There’s also the problem of no metagame. Games with permadeath require one of two specific mechanics: variety and quick game sessions. Don’t Starve has neither; there is a distinct lack of options for your actions, and game sessions last a long time. Permadeath titles like Nethack and Dwarf Fortress get away with killing off the player because there are many different actions to perform over the course of a typical title. Conversely, permadeath titles like Receiver or Spelunky get away with death because getting back into the fight at around the level you were at only takes a few minutes. Without variety and quick sessions, Don’t Starve goes from exciting survival sim to tedium very quickly.

If you look at screenshots and videos of Don’t Starve, you may find yourself thinking that it is the product of Tim Burton. While this isn’t the case, it definitely has the hallmarks of Burton’s visual and auditory style. Smooth, curving lines that end in points, sketchy and grimy textures, and characters that speak in haunting tones (in Don’t Starve’s case, actual tones; character speech is represented by the playing of a musical instrument) are all present in Don’t Starve. It’s an excellent visual style that lends the game the air of a haunted storybook, and while it’s not outright scary, sometimes it gets a bit unsettling.

Don’t Starve is good, but not fantastic. It has all the necessary starting elements for a good survival game – hunting and gathering, base-building, and even a final objective – but it lacks the end-game intricacies and interests of similar titles. It is, in essence, half-finished. Fortunately, the developers have committed to updating the game every month on the dot, which means that purchasing it will guarantee plenty of future updates. If you can stand the lack of purpose and simplified mechanics, you’ll enjoy Don’t Starve immensely. If you want something meatier and more absorbing, you’re best going somewhere else.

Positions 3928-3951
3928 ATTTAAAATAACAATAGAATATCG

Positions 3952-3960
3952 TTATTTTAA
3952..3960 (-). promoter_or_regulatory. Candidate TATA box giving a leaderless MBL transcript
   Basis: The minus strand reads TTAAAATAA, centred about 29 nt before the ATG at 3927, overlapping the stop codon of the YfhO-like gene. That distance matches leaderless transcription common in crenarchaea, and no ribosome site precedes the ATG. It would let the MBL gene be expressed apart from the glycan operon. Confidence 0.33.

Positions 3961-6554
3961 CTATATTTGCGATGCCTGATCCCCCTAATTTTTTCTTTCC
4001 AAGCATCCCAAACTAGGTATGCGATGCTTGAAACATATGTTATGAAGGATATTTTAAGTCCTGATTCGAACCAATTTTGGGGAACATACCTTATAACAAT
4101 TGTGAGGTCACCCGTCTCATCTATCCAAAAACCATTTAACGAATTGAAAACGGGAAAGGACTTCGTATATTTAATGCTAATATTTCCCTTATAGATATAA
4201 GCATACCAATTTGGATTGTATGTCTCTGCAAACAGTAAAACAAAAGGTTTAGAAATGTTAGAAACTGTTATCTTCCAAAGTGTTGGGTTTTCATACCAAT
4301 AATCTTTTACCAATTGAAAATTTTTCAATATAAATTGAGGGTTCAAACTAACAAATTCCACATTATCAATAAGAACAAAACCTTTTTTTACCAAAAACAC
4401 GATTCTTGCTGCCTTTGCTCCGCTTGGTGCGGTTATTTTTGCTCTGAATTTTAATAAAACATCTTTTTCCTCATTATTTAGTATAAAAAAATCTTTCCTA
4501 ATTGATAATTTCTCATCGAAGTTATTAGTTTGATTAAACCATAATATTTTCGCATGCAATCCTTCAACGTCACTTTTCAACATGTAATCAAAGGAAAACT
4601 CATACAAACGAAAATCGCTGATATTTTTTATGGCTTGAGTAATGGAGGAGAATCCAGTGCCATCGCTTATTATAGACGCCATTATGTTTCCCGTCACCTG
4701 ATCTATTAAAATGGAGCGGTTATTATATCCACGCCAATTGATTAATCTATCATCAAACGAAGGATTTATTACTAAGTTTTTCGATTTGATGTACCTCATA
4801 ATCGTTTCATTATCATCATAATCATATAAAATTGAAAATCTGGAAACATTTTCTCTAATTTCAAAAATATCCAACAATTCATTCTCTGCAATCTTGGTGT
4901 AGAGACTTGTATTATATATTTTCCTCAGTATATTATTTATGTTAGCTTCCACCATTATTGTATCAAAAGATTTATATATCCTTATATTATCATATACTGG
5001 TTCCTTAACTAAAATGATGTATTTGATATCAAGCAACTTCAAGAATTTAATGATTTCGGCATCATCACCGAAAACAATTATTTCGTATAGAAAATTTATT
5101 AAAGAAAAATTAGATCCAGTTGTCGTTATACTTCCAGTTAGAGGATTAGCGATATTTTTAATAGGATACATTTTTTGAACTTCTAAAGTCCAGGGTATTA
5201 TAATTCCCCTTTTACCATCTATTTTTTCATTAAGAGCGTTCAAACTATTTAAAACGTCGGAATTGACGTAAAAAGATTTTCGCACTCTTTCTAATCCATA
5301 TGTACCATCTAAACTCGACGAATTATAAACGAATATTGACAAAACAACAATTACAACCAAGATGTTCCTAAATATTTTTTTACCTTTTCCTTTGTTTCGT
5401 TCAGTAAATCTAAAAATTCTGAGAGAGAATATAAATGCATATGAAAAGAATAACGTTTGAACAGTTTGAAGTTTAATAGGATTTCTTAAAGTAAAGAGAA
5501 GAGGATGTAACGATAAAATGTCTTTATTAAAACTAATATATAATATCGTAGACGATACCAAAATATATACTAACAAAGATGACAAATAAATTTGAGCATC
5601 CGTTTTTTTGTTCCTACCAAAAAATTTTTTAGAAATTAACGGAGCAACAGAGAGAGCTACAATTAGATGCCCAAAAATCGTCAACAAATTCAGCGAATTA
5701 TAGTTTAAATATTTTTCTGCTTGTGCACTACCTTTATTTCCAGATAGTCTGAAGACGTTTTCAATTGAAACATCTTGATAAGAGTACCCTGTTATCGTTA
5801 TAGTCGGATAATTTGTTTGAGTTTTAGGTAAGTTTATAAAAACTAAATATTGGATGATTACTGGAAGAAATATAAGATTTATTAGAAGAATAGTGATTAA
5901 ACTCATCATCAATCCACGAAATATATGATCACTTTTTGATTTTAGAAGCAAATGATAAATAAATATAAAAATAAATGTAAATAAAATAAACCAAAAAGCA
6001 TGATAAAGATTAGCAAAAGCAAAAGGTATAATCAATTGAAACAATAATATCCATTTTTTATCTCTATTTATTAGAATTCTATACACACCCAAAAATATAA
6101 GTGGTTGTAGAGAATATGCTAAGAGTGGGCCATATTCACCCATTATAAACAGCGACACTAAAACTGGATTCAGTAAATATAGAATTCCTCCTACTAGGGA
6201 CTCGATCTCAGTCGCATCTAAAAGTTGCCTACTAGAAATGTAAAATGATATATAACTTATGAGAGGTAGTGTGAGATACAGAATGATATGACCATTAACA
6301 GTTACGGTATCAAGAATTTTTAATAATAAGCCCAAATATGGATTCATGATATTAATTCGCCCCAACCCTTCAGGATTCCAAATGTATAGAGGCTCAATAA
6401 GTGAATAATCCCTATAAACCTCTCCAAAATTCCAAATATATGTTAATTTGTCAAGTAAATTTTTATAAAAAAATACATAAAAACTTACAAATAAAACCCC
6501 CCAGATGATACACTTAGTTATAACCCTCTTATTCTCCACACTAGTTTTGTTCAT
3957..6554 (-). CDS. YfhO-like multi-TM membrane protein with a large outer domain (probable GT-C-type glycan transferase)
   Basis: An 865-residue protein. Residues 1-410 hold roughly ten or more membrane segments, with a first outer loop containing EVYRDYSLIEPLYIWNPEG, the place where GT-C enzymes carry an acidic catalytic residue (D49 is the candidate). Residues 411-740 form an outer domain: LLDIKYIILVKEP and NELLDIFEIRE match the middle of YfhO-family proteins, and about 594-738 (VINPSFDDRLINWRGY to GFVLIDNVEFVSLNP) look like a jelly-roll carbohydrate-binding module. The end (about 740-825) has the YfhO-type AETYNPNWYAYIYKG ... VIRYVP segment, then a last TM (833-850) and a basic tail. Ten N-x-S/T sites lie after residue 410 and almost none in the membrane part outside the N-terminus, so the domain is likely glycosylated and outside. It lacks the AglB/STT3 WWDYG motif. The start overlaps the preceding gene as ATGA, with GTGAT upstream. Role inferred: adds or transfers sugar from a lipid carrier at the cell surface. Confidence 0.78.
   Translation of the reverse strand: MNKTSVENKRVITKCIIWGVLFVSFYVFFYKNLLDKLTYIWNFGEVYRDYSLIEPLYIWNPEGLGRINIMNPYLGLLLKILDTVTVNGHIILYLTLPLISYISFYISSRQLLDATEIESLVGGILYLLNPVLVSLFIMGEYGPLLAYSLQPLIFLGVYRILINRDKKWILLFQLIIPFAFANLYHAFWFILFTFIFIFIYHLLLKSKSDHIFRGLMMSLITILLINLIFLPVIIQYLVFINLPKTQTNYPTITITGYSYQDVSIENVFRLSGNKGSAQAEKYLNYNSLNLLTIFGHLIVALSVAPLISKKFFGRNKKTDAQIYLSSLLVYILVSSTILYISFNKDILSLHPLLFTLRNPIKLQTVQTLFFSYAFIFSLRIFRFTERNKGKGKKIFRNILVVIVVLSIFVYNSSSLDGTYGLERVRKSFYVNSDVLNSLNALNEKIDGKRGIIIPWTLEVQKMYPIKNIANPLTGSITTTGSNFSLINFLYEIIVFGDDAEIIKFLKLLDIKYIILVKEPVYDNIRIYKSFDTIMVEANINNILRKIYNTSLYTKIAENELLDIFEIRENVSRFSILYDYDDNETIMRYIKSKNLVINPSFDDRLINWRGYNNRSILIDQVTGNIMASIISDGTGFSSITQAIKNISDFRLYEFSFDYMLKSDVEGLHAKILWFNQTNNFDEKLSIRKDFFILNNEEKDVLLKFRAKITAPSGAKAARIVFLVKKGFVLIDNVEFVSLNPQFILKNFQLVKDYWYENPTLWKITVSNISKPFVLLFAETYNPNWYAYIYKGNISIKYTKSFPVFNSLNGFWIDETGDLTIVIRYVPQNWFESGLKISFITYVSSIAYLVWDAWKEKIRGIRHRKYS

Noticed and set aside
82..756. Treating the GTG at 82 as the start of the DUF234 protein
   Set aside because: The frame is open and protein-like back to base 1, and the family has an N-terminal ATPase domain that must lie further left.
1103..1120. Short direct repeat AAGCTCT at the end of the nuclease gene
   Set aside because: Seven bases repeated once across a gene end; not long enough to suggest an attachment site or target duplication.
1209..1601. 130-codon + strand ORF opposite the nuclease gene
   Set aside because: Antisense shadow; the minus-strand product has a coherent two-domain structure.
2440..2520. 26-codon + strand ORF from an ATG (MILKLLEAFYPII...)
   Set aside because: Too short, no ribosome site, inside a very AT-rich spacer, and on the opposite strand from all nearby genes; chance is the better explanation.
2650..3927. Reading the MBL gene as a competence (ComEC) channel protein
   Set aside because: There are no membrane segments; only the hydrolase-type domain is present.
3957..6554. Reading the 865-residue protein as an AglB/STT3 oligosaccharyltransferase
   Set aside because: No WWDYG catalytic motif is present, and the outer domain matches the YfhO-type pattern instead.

• Complicated-yet-approachable survival sim
  • Interesting visual and auditory style
  • Polished and interesting Adventure Mode
  • Spooky without being scary


  • Shallow compared to other games in the genre
  • Lack of metagame tying together each session
  • Not much variety in potential actions
  • No end-game
  • Combat is awkward

Final Score: 75/100

Game Front employs a 100-point scale when reviewing games to be as accurate about the experience as possible. Read the full rundown of what our review scores mean.

James Murff’s other work can be seen here, and you can follow him on Twitter at @jamesmurff.

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4 Comments on Don’t Starve Review: Hungry For More

not to be that guy...

On May 3, 2013 at 3:51 pm

but deep in the game there’s a door that leads to “adventure mode.” it’s a tough as nails end game that fleshes out your capture’s story but not much else. Its very well hidden though.


On May 4, 2013 at 9:42 am

I just grabbed this this weekend from GOG and am only about three hours in. Have to say, though, it’s looking to be one of the best indie games I’ve played all year — soooo much fun so far. Love the art style as well. It really makes the game.


On May 4, 2013 at 3:00 pm

but deep in the game there’s a door that leads to “adventure mode.” it’s a tough as nails end game that fleshes out your capture’s story but not much else. Its very well hidden though.


On May 6, 2013 at 12:25 pm

I will be honest i hadnt even heard of Dont Starve. There are only a couple of comments at the moment but they seem pretty positive so i think i will see if i know anybody that has played it and see what they say. I love Salem and i do not want to take a backward step.